Palaeo-ice stream pathways and retreat style in the easternmost Amundsen Sea Embayment, West Antarctica, revealed by combined multibeam bathymetric and seismic data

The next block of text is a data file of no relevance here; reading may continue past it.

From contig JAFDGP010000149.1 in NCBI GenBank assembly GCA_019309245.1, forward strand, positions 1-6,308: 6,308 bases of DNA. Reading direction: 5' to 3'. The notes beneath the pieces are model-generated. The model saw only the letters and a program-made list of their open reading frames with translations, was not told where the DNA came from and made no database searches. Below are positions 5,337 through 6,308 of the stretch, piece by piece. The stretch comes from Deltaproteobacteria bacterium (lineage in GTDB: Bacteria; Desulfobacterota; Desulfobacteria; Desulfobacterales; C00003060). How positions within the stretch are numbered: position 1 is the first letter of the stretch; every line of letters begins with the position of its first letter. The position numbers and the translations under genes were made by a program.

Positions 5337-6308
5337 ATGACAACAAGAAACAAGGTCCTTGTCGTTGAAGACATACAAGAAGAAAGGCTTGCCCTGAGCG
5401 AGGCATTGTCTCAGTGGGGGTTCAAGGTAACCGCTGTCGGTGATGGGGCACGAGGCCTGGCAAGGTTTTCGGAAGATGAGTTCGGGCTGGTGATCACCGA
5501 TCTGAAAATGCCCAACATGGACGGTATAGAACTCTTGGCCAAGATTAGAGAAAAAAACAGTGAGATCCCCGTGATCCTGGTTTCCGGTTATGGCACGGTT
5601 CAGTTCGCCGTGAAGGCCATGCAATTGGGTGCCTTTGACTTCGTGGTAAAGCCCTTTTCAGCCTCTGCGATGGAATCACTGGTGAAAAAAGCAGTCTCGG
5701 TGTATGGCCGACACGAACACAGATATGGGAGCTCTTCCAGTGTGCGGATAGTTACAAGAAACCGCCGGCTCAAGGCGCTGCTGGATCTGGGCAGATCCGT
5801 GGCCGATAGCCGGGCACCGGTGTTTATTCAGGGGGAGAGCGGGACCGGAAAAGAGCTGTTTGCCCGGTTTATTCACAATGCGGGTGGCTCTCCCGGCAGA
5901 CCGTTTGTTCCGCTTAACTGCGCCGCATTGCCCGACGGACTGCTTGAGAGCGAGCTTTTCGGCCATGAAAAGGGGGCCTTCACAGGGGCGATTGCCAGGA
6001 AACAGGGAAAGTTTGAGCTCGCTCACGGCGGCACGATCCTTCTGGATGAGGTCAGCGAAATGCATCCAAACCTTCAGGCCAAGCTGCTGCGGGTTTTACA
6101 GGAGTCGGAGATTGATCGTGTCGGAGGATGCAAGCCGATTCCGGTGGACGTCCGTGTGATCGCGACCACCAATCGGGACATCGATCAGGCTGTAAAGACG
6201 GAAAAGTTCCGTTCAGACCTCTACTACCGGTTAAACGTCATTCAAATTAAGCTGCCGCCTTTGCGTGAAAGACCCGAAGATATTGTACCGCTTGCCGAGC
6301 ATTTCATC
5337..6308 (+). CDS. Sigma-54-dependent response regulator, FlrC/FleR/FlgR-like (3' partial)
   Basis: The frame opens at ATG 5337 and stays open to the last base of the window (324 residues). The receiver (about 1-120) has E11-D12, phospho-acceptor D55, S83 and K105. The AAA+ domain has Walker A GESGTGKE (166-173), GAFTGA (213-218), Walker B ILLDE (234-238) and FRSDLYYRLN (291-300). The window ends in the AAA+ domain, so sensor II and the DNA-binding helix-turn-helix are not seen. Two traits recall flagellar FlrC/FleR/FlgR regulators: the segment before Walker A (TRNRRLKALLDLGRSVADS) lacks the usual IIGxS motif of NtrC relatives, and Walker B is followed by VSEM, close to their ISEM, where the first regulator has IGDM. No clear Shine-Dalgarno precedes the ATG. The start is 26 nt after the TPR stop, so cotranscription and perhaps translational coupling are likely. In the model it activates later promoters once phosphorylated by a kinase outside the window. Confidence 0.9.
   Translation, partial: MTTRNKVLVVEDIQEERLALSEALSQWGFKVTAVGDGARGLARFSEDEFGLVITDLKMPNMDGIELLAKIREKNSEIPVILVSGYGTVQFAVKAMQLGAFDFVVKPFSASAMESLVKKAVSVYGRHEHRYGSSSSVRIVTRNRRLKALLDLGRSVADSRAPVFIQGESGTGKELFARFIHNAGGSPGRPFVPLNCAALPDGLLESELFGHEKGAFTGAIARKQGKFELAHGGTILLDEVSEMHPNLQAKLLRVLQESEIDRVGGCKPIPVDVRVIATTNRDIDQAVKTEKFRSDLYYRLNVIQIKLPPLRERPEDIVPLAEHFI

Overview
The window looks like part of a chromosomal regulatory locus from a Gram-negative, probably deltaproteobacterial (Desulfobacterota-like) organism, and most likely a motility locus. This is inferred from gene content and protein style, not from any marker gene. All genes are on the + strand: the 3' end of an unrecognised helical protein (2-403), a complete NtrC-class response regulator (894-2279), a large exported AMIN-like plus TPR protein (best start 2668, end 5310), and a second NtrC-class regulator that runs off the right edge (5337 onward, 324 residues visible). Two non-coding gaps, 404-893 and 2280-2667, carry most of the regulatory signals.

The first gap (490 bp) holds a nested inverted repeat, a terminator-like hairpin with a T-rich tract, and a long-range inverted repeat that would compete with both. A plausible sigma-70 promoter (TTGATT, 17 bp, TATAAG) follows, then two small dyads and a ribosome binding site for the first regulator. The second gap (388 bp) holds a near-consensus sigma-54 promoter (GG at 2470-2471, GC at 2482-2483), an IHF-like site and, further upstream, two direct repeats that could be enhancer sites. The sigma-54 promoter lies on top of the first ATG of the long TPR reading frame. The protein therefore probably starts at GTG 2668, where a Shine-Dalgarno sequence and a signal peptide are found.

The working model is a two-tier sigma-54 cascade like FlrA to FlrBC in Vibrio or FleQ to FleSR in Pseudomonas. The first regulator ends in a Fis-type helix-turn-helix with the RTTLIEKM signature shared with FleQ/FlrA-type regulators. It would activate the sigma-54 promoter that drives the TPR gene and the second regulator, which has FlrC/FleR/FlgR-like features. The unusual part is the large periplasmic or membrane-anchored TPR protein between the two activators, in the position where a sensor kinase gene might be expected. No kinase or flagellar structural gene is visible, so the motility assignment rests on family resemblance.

Multibeam swath bathymetry data sets collected over the past two decades have been compiled to identify palaeo-ice stream pathways in the easternmost Amundsen Sea Embayment. We mapped ~ 3000 glacial landforms to reconstruct ice flow in the ~ 250-km-long cross-shelf Abbot Trough. This bathymetric feature was occupied by a large ice stream, which was fed by two tributaries (Cosgrove and Abbot) and reached the continental shelf edge during the last maximum ice sheet advance. Geomorphological mapping has enabled a clear differentiation between subglacial landforms indicating warm- (e.g., megascale glacial lineations) and cold-based (e.g., hill–hole pairs) ice conditions on the continental shelf during the last glaciation. Grounding-zone wedges and recessional moraines, mapped within the palaeo-ice stream troughs and on adjacent sea-floor highs (referred to as inter-ice stream ridges) indicate grounding line stillstands or re-advances of the West Antarctic Ice Sheet during the last deglaciation of the shelf. We observe that the locations of grounding-zone wedges coincide with trough constrictions as well as local topographic highs of harder substrate. This combination of trough ‘bottlenecks’ and local pinning points on an otherwise retrograde slope is likely to have modified the pace of grounding-line retreat, causing the grounding zone to pause and deposit grounding-zone wedges. The episodic retreat recorded within Abbot Trough corresponds to post-glacial episodic retreat interpreted for the neighbouring Pine Island–Thwaites palaeo-ice stream trough, thus suggesting a uniform pattern of retreat across the eastern Amundsen Sea Embayment. Locally, indications are strong that a change in basal thermal regime of the ice from warm- to cold-based conditions occurred prior to final retreat, as hill–hole pairs overprint megascale glacial lineations. Further, the correlation of grounding-zone wedges with geological boundaries emphasises the influence of subglacial geology on ice stream flow. Our new geomorphological map of the easternmost Amundsen Sea Embayment resolves the pathways of palaeo-ice streams that were probably all active during the last maximum extent of the ice sheet, and the extent of adjacent inter-ice stream ridges. It reveals information about the style of, and the basal thermal regime during, the subsequent grounding line retreat. Such information provides an important empirical framework by which the accuracy of ice sheet models can be gauged.